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Movie review

Robotic leads, convoluted plot weigh down latest ‘Terminator’

Emilia Clarke (left) and Arnold Schwarzenegger in a scene from “Terminator: Genisys.” Melinda Sue Gordon/Paramount Pictures/Paramount Pictures

You should probably prepare for “Terminator: Genisys,” as I did, by revisiting “The Terminator” (1984) and “Terminator 2: Judgment Day”(1991), the original two films in the venerable franchise. First off, the new movie won’t make a lick of sense if you haven’t seen them. Perhaps more crucially, you might appreciate anew the lean B-movie simplicity of the first “Terminator” — the crude but unstoppable forward drive that director James Cameron built into his time-travel contraption — and the splendid momentum of “T2,” with its bigger budget and groundbreaking special effects.

By contrast, “Terminator: Genisys” is a Rubik’s Cube in full three-dimensional spin. “Convoluted” doesn’t begin to describe this movie, with its narrative switchbacks and chronological fake-outs, alternate timelines, and drastic character reversals. It’s a brain-cramp disguised as a summer blockbuster, the baroque “Back to the Future II” of the “Terminator” series. Is it entertaining? Reasonably so, in a helter-skelter fashion. More often than not, the movie’s simply exhausting.


“Genisys” begins precisely where the first film did, but on the other side of the temporal divide, with future freedom fighter John Connor (Jason Clarke) sending fellow soldier Kyle Reese (Jai Courtney) back to 1984 to save Connor’s mother, Sarah (Emilia Clarke) from being killed by a robotic Terminator (Arnold Schwarzenegger). Some of the scenes from the 1984 original are even restaged shot-for-shot, but don’t be fooled. The first shock is that this time Sarah knows Kyle is coming. The second is that she already has a protector, a reprogrammed T-800 (Schwarzenegger) who has been her robotic father figure since she was 9 years old.

So, OK, fine, we’re off in an alternate timeline, meaning that everything that has been established in the first four movies is now moot. Because the nuclear Armageddon in the early films took place in 1997 and that obviously won’t do for a 2015 release, Reese convinces Sarah to travel to 2017 instead, where the evil SkyNet computer system is about to be uploaded into everyone’s phone under the brand name Genisys. Chasing the couple across the years is a gleaming T-1000 (Byung-hun Lee) and an extra-special guest villain whose identity undermines pretty much everything this franchise has always been about.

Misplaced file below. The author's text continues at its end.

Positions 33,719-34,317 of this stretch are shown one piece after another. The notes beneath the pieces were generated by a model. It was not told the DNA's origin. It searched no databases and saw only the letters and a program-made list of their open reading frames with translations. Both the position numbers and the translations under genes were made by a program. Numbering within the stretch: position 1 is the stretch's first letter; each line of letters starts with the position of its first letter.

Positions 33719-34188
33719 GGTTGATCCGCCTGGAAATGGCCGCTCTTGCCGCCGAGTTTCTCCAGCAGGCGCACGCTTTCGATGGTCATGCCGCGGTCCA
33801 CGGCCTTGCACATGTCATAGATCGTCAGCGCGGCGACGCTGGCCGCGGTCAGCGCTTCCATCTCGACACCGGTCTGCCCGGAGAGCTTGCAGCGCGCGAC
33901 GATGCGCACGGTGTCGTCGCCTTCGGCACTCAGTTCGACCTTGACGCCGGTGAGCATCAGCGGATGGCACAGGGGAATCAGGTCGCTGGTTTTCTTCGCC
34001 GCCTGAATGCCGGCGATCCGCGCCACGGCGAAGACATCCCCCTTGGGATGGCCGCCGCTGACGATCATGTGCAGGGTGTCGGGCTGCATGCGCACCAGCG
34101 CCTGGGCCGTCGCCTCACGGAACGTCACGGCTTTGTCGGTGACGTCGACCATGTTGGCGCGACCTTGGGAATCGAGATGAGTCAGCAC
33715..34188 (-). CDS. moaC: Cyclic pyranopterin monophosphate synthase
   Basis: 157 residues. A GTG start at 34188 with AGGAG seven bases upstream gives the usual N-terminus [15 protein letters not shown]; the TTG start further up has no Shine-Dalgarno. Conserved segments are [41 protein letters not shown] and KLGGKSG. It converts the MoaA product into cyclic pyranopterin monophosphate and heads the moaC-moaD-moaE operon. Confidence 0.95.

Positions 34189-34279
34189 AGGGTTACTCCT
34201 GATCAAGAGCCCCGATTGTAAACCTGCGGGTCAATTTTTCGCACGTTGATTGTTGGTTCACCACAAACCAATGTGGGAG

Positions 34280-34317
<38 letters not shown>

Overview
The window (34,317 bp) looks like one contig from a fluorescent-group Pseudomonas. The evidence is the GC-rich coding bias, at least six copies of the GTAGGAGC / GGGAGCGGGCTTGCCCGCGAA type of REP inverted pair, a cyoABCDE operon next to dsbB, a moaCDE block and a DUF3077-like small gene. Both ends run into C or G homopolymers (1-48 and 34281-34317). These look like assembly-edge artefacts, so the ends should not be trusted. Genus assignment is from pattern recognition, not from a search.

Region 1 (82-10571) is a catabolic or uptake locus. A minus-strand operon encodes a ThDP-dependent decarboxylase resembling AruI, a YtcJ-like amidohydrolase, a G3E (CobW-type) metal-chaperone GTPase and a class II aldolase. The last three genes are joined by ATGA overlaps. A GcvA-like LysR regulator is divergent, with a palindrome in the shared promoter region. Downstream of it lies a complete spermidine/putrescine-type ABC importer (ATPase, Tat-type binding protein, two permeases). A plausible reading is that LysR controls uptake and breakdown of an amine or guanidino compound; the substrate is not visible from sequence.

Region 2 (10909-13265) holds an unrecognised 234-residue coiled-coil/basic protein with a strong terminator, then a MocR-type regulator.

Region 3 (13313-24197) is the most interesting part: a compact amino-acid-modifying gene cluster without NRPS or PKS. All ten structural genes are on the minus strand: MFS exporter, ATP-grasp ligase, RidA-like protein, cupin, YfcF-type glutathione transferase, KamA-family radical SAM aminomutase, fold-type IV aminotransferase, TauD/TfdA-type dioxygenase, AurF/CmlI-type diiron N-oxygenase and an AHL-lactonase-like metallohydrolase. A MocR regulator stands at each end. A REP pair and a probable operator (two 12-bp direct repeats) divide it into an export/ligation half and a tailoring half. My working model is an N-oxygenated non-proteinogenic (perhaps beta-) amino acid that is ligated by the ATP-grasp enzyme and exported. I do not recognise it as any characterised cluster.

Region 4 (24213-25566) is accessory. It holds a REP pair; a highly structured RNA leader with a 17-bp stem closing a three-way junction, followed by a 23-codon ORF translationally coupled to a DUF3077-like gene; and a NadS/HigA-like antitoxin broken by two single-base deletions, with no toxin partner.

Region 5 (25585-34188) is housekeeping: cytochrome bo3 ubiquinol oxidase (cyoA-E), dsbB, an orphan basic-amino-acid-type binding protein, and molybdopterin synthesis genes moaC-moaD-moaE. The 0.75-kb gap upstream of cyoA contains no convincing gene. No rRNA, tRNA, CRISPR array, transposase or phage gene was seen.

Director Alan Taylor (“Thor: The Dark World”) keeps it moving as fast as he can, with high-speed chases by car, by helicopter, by runaway school bus. “Terminator: Genisys” is a well-made action extravaganza that suffers only from its busy-bee plot and the underwhelming impact of the two leads. Courtney is a bland stand-in for Michael Biehn’s original Kyle Reese, and once you’ve witnessed Linda Hamilton’s ferocious mama-bear intensity in “Terminator 2,” Clarke’s Sarah Connor can’t help but seem a soft-bellied pretender in comparison. The actress might rule Meereen as Daenerys Targaryen on “Game of Thrones,” but she seems much too young and untested to be this movie’s Mother of Mankind.

And Schwarzenegger? He has a lot riding on “Terminator: Genisys,” and he acquits himself well — hits his marks, gets his laughs, punches through concrete walls with the old panache. Because he’s no longer the strapping mesomorph he once was, we’re told that Terminators’ outer skins age even as their cyborg innards don’t, and the 2017 sequences even give the character a becoming gray rinse. “I’m old,” he growls more than once, “but not obsolete,” and we’re invited to apply the sentiment to Schwarzenegger’s career.


Still, this Terminator is very, very far from the juggernaut death machine he was in the first film; with his ghastly grin and trademark quips and glowering not-with-my-daughter glares at Reese, he has become this series’ cuddly uncle — its mascot. Between Schwarzenegger’s neutering and the movie’s dismantling of its own chronology, in fact, you might wonder what drew the filmmakers to the project in the first place. “I’ll be back,” the man said, and he kept the promise, but I’m not sure we wanted him back like this.

Ty Burr can be reached at tburr@globe.com. Follow him on Twitter @tyburr.